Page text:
I’ll pay to watch it.
Michael Moore’s terrifying “Fahrenheit 11/9″: Trump is the symptom, not the disease, by Sophia A. McClennen
“Fahrenheit 11/9″ takes an unflinching look at how Donald Trump rose to power and what we can do about it
“Fahrenheit 11/9” draws on this rich legacy to offer viewers Moore’s most powerful movie yet. The film uses the story of the rise of Trump to document the failures, weaknesses and flaws in our democracy. For Moore, the story of Trump is not a story about a momentary breakdown in a system that allowed a dangerous, narcissist to come to power; it is a story about a system that has been careening towards this outcome for decades.
At the heart of the film is the message that abusive systems of power depend on a public that is complacent, compromising, passive and distracted. In order to draw out how we came to be a nation where so few people vote and even fewer feel like their voices matter, Moore takes aim across the political spectrum. One of the most powerful aspects of the film is the way that Moore pulls no punches as he outs the establishment left and faults them for their complicity with corporate capital. Nancy Pelosi, Bill Clinton and Barack Obama all come under fire as Moore reveals how they sold out the ideals of the Democratic Party to corporate backers.
Also at Salon, a follow-up. I’ve chosen one crucial excerpt.
Lessons from Michael Moore’s “Fahrenheit 11/9″: Establishment Democrats sold out the voters, by Sophia A. McClennen
Moore’s film is as much about how the left and the media have failed us as it is about the dangers of Trump
… 4. The Democrats share a lot of blame for the rise of Trump.
Moore doesn’t just show Obama’s disturbing behavior in Flint; he also reminds viewers of how cozy he was with Wall Street. In a series of scenes that will likely disturb many viewers, he dives deep into the ways that establishment Democrats have sold out the party’s ideals and their voters. From Bill Clinton’s pro-corporate policies to his ramping up of prison populations, Moore shows how party leaders since the Bill Clinton era have alienated voters and moved the party to the right.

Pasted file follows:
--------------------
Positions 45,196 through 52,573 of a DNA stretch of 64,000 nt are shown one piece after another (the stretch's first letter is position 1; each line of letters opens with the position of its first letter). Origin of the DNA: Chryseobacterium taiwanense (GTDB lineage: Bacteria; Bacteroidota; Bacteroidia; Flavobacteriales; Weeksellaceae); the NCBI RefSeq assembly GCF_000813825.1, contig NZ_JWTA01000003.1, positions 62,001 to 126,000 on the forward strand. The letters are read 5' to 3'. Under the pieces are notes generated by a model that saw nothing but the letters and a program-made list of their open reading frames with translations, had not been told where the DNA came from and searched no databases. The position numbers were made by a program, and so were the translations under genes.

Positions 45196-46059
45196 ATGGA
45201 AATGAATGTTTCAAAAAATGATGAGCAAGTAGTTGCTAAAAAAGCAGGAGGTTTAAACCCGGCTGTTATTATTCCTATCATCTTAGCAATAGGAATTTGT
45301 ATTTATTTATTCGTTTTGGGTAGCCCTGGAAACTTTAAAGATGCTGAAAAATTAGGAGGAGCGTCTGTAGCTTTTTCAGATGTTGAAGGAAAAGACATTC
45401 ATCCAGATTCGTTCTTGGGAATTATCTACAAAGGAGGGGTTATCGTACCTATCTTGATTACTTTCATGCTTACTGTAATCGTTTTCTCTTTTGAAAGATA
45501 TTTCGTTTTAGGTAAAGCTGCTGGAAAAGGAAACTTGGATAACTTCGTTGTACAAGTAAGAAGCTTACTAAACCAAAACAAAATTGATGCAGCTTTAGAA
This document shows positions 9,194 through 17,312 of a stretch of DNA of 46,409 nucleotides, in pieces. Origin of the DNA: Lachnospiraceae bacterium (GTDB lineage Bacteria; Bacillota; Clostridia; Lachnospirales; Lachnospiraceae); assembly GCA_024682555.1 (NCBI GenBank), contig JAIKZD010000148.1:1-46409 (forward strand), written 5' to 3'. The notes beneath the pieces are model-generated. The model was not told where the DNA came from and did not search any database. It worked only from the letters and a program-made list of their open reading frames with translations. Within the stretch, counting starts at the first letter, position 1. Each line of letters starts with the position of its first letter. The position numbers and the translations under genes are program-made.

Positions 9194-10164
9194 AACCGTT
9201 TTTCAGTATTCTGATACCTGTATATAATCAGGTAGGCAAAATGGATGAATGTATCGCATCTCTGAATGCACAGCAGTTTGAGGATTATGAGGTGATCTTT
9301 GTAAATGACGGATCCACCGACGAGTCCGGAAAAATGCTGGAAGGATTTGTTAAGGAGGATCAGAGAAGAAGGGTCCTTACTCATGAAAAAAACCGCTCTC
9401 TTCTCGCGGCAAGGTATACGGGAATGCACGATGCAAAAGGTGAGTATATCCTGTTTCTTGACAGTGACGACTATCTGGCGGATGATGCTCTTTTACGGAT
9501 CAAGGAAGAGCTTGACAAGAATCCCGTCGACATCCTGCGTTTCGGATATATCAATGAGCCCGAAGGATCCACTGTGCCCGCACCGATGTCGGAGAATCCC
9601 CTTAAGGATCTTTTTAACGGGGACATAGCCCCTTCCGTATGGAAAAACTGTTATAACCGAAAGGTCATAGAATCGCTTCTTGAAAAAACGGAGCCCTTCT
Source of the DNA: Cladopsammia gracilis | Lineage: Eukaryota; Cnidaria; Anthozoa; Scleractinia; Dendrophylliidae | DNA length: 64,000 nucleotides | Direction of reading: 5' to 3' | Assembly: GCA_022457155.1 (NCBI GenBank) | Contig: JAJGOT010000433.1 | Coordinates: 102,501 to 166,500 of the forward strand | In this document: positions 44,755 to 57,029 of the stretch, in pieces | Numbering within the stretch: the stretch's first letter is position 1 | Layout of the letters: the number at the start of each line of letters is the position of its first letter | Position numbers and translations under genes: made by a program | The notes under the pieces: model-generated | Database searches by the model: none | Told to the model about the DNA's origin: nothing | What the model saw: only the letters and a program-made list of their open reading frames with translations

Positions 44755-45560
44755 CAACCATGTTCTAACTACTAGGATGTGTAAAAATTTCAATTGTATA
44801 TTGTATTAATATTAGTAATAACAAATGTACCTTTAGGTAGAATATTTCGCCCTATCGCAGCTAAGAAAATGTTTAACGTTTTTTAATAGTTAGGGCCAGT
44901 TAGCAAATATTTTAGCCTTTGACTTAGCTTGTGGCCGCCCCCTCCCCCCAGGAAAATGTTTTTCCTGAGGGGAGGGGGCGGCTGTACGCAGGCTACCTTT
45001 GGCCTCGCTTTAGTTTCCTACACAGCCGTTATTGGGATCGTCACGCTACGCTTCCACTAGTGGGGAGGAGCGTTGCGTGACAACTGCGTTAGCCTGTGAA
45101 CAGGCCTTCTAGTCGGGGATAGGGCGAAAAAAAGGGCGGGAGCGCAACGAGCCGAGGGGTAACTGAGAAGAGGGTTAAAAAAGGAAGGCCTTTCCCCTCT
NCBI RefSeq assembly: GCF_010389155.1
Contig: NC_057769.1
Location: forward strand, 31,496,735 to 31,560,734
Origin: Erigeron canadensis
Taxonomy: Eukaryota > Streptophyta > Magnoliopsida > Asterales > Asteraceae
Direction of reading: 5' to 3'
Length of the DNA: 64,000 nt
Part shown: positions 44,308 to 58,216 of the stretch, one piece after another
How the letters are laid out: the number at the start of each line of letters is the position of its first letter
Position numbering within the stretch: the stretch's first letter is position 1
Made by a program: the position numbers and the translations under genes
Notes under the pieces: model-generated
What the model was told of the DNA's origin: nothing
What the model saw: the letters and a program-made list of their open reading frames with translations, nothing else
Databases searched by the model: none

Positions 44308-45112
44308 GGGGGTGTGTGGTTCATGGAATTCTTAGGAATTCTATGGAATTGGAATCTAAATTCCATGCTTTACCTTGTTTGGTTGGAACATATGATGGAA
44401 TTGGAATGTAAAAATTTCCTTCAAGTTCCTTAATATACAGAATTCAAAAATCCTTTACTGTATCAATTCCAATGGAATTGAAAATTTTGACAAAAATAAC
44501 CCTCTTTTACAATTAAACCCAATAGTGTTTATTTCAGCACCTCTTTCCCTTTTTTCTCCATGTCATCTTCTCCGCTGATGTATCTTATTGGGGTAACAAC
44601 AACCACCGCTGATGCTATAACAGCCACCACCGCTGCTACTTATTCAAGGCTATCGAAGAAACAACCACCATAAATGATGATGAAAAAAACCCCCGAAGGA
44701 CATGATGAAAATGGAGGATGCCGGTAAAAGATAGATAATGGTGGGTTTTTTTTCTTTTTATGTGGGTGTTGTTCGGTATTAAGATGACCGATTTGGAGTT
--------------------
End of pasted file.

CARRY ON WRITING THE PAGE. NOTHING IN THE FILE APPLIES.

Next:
Moore brings up the issue of super delegates and their role in the 2016 presidential race, but he does so as only part of a larger exposé of the ways that party leaders have suppressed progressive candidates. Rather than focus only on Bernie Sanders, Moore makes it clear that what happened to Sanders has happened down ticket as well. To drive home the point, “Fahrenheit 11/9” includes a taped conversation where Steny Hoyer (D-MD), who’s been in office since 1981, telling progressive Colorado candidate Levi Tillemann to drop out of the race and cede the spot to the more centrist candidate. When Tilleman questions Hoyer’s interference, Hoyer responds smugly that he has repeatedly chosen who gets to run for the party.
Taken together these scenes help paint a clear picture for why #DemExit grew in steam over the 2016 election, potentially paving the way for the Trump win.
Again at Salon, box office context.
“Fahrenheit 11/9″ comes 14 years after “Fahrenheit 9/11″ smashed documentary records
… As always, Moore is his film’s marketing campaign; he’s gambling that he can recreate the appeal of “Bowling For Columbine” and “9/11″ after a decade of seeing his films face declining results. His biggest hits came in the early George W. Bush years, when he was positioned as part of the resistance. (His last two documentaries came while Obama was president.) His last film, “Where To Invade Next,” grossed just $3.8 million in February 2016 — but that was months before anyone took Donald Trump seriously.
This cycle works both ways. Moore’s right-wing doppelganger Dinesh D’Sousa made three anti-Obama and Clinton documentaries between 2012-2016: “Obama’s America,” “Hillary’s America,” and “America.” All grossed as well or better than Moore’s documentaries during the same period. But his most recent release, “Death of a Nation,” didn’t top $6 million despite a 1,000-theater opening.